But it was short-lived. The Commission this week convened another meeting to
explore further changes that would allow widespread reclassification of
financial instruments so that they do not require a fair value calculation.
The fair value principle would be severely damaged and the prospects of the
Standards Boards, and independent standard setting, made uncertain.
By offering a limited compromise, the IASB has prompted criticism of giving
into politicians, creating greater confusion and undermining its own ambition to
be standard setter for the world. If that is true, it is not a good place for an
independent body to be. Confidence in its decision making could fall away
quickly. The politicians might sense vulnerability and keep pushing until, they
hope, reaching a position where the board is irrelevant.
But if the board stood firm and refused to give any further ground, it could
be sidelined by the Commission simply ordering its own carve-out of the
This need not mean becoming a lame duck board. Stand by the existing
principles and, experts speculate, it’s likely that few corporates would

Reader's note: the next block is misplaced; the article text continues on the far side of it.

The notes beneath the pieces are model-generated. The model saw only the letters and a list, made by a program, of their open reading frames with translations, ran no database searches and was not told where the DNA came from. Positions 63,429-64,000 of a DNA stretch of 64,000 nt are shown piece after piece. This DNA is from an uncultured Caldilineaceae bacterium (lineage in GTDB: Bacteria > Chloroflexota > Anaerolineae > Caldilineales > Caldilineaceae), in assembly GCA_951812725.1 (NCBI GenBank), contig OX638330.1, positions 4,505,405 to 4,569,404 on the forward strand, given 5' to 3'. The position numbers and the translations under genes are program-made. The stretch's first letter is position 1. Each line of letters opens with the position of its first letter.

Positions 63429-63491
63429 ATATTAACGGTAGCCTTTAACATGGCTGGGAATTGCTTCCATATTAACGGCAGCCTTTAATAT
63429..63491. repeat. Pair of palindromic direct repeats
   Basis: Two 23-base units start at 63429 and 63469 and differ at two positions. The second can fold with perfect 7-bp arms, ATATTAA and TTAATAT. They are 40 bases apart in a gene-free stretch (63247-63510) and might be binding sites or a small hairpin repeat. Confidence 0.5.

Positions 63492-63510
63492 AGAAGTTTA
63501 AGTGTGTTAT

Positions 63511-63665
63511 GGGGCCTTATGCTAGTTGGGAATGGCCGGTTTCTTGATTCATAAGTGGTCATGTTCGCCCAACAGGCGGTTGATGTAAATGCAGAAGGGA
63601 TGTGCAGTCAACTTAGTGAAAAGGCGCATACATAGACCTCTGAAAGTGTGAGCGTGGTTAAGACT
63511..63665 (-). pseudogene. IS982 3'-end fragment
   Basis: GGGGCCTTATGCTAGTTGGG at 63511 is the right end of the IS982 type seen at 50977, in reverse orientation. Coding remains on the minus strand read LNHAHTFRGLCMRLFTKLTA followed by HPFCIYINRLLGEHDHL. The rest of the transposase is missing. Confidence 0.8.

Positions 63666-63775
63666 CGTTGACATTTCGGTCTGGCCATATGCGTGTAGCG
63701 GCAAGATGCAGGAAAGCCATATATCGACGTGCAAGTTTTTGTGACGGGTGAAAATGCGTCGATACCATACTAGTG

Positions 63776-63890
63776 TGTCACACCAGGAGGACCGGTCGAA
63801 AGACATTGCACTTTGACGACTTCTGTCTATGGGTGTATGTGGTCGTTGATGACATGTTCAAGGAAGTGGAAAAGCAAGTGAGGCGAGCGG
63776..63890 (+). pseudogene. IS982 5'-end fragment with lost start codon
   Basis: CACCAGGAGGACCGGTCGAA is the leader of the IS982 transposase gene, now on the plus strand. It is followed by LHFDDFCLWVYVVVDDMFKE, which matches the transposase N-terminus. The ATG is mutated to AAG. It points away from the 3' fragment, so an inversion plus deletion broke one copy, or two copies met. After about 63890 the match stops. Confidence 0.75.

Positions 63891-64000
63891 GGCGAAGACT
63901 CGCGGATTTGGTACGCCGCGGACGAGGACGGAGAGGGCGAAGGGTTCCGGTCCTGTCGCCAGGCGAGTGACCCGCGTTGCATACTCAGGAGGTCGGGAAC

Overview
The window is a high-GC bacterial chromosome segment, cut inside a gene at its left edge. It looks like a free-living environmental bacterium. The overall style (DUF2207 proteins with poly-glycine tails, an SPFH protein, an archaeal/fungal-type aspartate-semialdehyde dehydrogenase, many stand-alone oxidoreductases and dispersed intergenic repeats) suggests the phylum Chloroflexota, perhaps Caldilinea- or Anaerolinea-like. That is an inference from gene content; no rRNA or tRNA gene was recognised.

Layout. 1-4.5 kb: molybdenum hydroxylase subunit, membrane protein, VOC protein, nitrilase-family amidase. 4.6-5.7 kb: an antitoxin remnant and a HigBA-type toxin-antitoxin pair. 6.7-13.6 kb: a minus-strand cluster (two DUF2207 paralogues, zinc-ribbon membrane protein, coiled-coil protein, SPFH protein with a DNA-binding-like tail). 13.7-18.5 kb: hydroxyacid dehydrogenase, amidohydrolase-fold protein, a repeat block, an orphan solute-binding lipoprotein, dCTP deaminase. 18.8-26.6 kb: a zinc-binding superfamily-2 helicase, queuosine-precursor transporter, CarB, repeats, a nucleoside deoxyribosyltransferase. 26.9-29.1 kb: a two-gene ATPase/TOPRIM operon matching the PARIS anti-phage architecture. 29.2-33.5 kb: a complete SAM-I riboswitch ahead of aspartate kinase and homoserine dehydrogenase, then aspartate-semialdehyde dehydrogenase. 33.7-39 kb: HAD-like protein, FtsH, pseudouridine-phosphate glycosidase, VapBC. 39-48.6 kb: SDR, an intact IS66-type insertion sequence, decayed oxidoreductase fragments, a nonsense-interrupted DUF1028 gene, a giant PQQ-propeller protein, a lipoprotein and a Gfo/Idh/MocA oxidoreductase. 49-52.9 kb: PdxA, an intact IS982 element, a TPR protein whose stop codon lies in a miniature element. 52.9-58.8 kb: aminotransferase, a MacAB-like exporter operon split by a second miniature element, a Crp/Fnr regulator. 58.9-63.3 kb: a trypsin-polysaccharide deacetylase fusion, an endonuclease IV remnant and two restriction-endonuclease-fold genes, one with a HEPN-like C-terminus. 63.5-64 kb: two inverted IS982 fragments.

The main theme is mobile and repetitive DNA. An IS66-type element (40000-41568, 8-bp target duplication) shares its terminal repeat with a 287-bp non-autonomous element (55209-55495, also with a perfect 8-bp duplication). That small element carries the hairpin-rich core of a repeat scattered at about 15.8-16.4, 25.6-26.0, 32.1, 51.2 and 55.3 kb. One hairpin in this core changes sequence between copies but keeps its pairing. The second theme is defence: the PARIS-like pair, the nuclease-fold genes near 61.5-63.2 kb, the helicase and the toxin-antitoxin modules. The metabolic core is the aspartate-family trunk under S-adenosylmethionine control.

actually use a carve-out because of the risk of being publicly scolded by
investors for producing opaque financial statements.
Would that save the convergence project? While admirable, it may be that the
IASB must leave that decision to the politicians, because they will surely
jeopardise the project with further carve-outs. Then at least the board will
have demonstrated the integrity we know it to have.
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Dr Richard Willis provides a several thousand-year history lesson of the profession, from origin to modern-day
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Long-serving PwC director Fiona Westwood has moved to Smith & Williamson and stepped up to partner